Marchant De Lange praised the impact of The Hundred in its first year despite his Trent Rockets side bowing out of the competition due to a seven wicket loss in a winner-takes-all eliminator at The Oval against Southern Brave. 

A George Garton-inspired Brave side skittled Rockets for 96, and it proved not to be enough despite the best efforts of De Lange, who took the wicket of Quinton De Kock and Alex Davies and conceded just 16 runs from his 20 balls, as Brave cantered over the line with 32 deliveries to spare. 

“I personally think the competition has been a big success,” he reflected. 

“It is a great platform for the youngsters, and it is a good platform for English cricket. I really think it will go from strength to strength. 

“Personally, it is really nice to get different opinions, interact and talk about the game, you are never too old to learn. I thoroughly enjoyed it, especially with the Trent Rockets team, they are a great bunch of lads and we had great coaches.”

Having been inserted, three Dawid Malan fours in the opening blows energised the eager Oval crowd, before Garton’s fightback stunted the Rockets' flow. His first wicket came as Malan edged through to De Kock for 14 and, four balls later, the left-armer had Alex Hales dismissed in the same manner. 

A re-jigged batting order did little by way of slowing the collapse for the Rockets as a pumped Craig Overton rocked back Steven Mullaney’s stumps and Garton had the dangerous D’arcy Short caught tamely at mid-wicket by Tymal Mills for his third wicket with the score on 31. 

Samit Patel’s introduction brought about a semblance of control following the frenzied start, and, with Lewis Gregory for company, the Rockets looked to turn the tide. 

A squirted four through point and a slog-swept six behind square off Jake Lintott catalysed a slight shift in momentum, as the Nottingham-based side reached the halfway stage on 57, but Mills’ left-arm pace inflicted further damage soon after, as Gregory drove low to Paul Stirling at cover for 11, cueing the arrival of Nottinghamshire’s Tom Moores. 

The explosive left-hander roused the crowd with a stylish six over wid long-off, Lintott again the victim, and made it two in a row as Overton was pulled into the depths of the JM Finn stand’s first tier. 

The duo united for revenge, though, with the final ball of Overton’s five, as Lintott clung onto Patel’s punch to his left at mid-on to dismiss the all-rounder with the score on 82. 

Moores’ own fledgling 19-run Cameo was then ended by Mills when Overton caught impressively at long-on, popping his own catch in the air, only to reclaim as he stepped back in from the boundary’s edge, and the Rockets’ final three wickets added just nine runs as Brave wrapped up the innings with consecutive wickets from Chris Jordan and Mills.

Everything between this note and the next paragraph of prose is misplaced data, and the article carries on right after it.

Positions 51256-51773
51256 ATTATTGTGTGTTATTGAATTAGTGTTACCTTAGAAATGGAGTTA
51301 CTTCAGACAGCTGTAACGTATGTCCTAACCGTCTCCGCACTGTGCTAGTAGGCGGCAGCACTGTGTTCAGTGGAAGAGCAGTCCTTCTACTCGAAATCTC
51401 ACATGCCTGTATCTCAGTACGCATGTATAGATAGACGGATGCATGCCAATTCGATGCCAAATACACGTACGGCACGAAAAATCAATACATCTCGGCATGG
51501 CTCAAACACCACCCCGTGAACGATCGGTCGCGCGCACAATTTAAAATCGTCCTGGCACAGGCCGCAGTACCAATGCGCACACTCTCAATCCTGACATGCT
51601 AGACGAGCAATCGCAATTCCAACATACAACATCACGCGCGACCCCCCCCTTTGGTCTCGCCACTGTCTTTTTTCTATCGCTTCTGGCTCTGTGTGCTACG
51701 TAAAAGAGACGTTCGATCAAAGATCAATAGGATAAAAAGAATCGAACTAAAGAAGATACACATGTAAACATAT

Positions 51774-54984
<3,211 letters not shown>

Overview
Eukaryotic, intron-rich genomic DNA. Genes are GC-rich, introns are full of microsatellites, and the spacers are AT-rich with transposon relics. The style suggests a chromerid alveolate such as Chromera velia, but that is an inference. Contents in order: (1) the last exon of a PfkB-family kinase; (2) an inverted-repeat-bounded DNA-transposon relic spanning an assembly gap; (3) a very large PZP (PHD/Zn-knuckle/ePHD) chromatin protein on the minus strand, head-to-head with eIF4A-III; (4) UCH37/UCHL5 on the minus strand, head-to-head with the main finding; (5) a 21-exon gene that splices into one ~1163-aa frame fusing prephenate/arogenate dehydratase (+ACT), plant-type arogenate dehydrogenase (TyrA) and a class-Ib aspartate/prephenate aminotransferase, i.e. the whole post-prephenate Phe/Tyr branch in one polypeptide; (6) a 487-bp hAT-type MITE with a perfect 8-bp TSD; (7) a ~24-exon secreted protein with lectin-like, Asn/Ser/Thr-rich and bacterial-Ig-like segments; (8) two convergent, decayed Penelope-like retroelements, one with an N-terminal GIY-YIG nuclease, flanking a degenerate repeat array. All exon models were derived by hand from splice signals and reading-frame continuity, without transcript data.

“It is difficult, as soon as you lose wickets, to keep up momentum,” De Lange conceded.

“Especially in the short format, you are always under pressure if you face two or three balls and you haven’t scored runs. 

“We never kicked on, but it is part of the game. We didn't maximise the balls and on the day we weren’t good enough.”

Stirling’s scoop off Matt Carter’s first delivery set the tone for the Brave as the Irishman looked to play the aggressor. He did so with success, 14 from his first five balls faced attested to his dominance, albeit a slice of fortune fell his way as an inside edge raced to the fine-leg boundary.

His opening partner De Kock lacked the same luck, though, and could only top edge De Lange’s bouncer to Sam Cook at deep backward square leg for six. 

James Vince took a leaf from Stirling’s book, whacking 14 from a Rashid Khan set to sever the required rate, and leave his side requiring 47 from 75 deliveries at the end of the powerplay. 

As the local support enthusiastically indulged in a Mexican Wave, Brave continued in hot pursuit of their target, but they wouldn’t get there unscathed as Carter and De Lange gave the travelling support something to cheer - Stirling and Davies both caught, the former for 31 from 19 deliveries. 

They wouldn’t have to wait long for victory, though, as Vince guided a Sam Cook slower ball to the deep backwards point boundary to wrap up proceedings and end the Rockets’ hopes of a title win in the inaugural version of The Hundred. 

“I think it is obvious we didn’t get enough runs, but as a team we were going to try until the last ball,” De Lange concluded.

“That was our motto throughout the campaign, try and fight until the end and you just never know.”

“Today, unfortunately, we didn’t have a person to go through, but these games happen. We would have loved to go through to the Lord’s final, but maybe next year.”